“Yoga is a traditional science that combines body, mind and spirit. What I see in the West and even in India nowadays, is a very distorted version of the practice. There seems to be no depth. The practice remains so limited to the body, while you could do so much more. It’s not all about the nice figure that you get once you start doing yoga, it’s not an aerobic practice! Yoga means union in Sanskrit. Some people don’t seem to know this. They just transform this ancient, holy practice into a money-making job.”

When practiced correctly and consciously, Yoga gets established within your system and then it takes you all the way to a new dimension where many dissolutions happen. You open yourself up to universal consciousness and reprogram your entire being.

During my travels in India I loved to talk about gender and learn about the different perspectives on gender. But most importantly, I was interested in the topic of womanhood. Every woman I met had a different story and a different opinion on both Western and the ever-growing Indian feminism. I was curious about where Indian women stand nowadays. Pooja herself is a free bird. After living through an abusive marriage, she found her strength to walk away and to choose herself instead of toxicity.

“Fortunately the abusive marriage I found myself in only lasted for about 5 months. Many women in India spend their lives with abusive men and I wish more women would dare to walk out gracefully from their violent husbands and follow their hearts. Divorces are more common nowadays, especially in big cities. In the past, no one ever spoke of divorces, it was never an option. I was lucky enough not to feel fear when I walked away from daily abuse, instead, I felt sheer faith that there is a higher force which is guiding me. Joy and love are the only paths I am taking from now on.”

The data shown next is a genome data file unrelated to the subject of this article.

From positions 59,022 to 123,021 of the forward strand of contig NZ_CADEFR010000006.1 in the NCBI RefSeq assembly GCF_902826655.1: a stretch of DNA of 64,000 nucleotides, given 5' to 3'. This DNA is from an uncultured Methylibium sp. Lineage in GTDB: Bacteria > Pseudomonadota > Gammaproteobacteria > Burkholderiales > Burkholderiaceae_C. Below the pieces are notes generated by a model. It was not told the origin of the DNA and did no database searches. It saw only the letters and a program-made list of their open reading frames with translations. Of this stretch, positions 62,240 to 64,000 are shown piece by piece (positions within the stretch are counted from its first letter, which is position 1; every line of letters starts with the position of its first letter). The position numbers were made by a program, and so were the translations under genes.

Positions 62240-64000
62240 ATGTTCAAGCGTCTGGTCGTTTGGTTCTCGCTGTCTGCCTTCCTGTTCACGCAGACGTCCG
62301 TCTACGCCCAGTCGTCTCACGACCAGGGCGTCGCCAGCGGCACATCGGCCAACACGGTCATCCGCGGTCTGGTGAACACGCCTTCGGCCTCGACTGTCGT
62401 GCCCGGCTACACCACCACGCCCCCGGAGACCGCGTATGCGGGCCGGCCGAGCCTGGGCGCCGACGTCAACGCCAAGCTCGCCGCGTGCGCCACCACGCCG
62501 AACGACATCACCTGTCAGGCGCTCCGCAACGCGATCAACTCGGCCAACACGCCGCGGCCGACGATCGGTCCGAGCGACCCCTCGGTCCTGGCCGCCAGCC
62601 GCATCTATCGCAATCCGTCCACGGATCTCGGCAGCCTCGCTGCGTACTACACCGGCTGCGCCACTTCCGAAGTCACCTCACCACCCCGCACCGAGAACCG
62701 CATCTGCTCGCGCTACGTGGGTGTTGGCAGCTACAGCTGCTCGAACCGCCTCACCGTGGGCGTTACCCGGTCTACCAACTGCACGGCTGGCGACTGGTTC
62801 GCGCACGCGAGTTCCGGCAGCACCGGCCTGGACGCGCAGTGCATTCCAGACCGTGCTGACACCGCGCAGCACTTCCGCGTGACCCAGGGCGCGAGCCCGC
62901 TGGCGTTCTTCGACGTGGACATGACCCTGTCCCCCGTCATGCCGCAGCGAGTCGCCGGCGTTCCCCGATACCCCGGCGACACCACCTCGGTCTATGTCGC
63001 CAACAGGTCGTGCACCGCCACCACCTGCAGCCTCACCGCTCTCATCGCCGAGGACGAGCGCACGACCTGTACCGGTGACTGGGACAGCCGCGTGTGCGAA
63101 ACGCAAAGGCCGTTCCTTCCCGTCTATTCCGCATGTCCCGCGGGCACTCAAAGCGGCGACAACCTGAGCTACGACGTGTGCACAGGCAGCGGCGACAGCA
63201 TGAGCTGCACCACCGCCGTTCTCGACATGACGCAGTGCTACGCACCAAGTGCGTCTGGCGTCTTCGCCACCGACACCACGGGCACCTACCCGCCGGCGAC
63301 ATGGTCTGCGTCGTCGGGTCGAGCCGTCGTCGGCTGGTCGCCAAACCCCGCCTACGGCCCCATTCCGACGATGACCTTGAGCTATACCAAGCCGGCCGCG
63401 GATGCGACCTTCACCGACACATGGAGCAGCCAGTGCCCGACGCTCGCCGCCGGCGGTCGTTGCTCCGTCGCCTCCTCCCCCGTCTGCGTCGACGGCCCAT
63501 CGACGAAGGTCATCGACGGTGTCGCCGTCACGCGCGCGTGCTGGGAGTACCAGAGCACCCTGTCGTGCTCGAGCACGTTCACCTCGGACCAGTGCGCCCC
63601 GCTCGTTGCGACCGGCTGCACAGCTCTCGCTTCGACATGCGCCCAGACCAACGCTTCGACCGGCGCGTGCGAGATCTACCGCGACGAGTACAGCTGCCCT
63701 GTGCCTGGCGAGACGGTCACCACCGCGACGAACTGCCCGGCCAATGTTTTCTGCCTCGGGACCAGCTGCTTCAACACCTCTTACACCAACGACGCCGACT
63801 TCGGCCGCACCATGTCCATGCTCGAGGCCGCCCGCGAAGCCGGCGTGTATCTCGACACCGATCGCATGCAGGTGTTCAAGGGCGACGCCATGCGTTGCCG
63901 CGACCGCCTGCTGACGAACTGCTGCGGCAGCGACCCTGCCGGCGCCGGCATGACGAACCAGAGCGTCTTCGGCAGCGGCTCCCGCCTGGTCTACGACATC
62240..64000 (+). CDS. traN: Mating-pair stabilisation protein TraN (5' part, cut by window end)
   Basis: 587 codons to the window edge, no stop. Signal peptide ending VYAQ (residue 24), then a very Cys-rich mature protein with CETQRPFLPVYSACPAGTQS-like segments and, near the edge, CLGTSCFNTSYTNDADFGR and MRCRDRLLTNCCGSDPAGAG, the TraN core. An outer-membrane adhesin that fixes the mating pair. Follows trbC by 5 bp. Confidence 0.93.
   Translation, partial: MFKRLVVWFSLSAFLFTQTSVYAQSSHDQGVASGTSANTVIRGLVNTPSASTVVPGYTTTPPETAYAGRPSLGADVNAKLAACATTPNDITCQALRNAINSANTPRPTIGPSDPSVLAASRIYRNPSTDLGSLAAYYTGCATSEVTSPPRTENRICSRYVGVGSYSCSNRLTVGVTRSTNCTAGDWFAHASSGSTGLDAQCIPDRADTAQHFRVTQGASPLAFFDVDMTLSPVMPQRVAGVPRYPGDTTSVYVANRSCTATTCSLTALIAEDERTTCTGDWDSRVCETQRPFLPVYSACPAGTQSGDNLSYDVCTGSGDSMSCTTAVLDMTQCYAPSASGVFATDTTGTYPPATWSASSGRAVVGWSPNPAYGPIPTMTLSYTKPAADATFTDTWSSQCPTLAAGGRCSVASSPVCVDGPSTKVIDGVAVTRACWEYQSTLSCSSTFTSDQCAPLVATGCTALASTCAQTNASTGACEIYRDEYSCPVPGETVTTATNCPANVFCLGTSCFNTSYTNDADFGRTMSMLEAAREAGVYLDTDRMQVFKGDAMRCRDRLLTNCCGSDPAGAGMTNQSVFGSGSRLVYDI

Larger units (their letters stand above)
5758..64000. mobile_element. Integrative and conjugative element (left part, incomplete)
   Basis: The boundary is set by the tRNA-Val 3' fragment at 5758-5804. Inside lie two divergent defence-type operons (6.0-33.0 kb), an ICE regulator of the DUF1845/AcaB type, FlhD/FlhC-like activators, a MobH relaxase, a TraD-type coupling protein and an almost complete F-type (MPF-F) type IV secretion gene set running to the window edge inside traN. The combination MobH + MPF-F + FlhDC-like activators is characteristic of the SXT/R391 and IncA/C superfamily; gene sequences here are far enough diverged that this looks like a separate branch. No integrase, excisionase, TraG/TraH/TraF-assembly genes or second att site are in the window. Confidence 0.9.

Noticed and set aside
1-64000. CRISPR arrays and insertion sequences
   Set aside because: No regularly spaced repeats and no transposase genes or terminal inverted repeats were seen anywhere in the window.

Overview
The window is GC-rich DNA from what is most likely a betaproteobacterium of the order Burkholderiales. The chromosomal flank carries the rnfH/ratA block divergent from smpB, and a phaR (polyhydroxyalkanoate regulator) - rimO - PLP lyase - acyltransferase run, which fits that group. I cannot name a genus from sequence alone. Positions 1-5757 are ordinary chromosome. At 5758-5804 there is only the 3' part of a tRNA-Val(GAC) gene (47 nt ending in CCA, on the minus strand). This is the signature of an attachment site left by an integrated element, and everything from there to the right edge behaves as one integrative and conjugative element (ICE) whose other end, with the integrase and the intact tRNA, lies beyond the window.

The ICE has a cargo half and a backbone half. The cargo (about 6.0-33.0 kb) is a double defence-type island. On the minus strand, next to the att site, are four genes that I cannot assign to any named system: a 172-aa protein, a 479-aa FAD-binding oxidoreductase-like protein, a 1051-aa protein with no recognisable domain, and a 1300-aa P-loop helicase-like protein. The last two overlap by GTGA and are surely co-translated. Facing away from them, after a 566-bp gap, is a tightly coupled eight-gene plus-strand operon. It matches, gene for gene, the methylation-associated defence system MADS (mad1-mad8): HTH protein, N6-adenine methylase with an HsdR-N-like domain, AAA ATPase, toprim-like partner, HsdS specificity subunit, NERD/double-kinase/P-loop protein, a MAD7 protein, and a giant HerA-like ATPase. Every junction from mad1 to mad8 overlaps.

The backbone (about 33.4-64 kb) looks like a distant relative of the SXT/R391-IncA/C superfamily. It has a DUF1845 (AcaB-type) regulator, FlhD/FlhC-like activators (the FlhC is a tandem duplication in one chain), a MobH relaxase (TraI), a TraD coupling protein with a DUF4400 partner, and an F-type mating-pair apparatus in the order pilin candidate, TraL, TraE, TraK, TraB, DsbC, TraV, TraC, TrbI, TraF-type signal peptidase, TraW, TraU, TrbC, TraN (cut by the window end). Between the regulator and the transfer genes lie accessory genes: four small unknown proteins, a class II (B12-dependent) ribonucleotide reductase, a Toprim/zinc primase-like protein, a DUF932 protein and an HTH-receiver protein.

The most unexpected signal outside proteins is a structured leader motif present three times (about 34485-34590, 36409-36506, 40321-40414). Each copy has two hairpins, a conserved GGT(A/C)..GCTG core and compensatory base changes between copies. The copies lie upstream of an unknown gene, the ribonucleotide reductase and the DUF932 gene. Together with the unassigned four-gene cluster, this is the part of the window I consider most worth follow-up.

My first impression of women in the north of India was a very interesting one. I found myself being intimidated by the colourful Goddesses. They walked in packs or with their husbands in Varanasi, they looked at me with curiosity and yet seemed completely unapproachable. In traditional places like Varanasi, one rarely sees a woman unmarried and walking the streets by herself. This once again underlines the discrepancy between different parts of India. It is so vast and diverse that all the different cultures, beliefs and traditions seem to be contradictory and paradoxical to an outsider.

“Unfortunately, domestic violence is still extremely common in India, it is almost inevitable. But you can’t spend your life in misery with a man who beats you. Personally, I love life so much that I would never sacrifice myself for this sort of toxicity. I want to be with someone who respects me and who is willing to evolve and grow with me.”

While women empowerment movements are growing in India, safety is still a big issue. A lot of atrocities towards women are not being properly addressed by the government. It is heartbreaking to hear that most women are either blamed for the crimes committed against them or their stories are simply being swept under the carpet.

“Women are changing and evolving. We are working on ourselves and I wish men would start changing too. Indian men need to work on themselves even harder and only then the change will be tremendous within our society. Both genders should be able to evolve together, instead of women becoming LIKE men. This is not the way it is supposed to go. All genders have a feminine and masculine energy in them, we just need to accept it. Nowadays our society is only based on the masculine energy. But how bland would the world be without the feminine, the colours and the flowers, the nurturing energy that each and every woman provides? The world would be dead!”

Pooja offers individual as well as group Yoga sessions at the Art Chamber in Castelo Vermelho in Calangute, Goa. Let yourself be taken on an unforgettable journey of self-discovery, of compassion and union with all that is. By living her dream, she is unlocking the unlimited potentials of her being in order to fully thrive in this lifetime.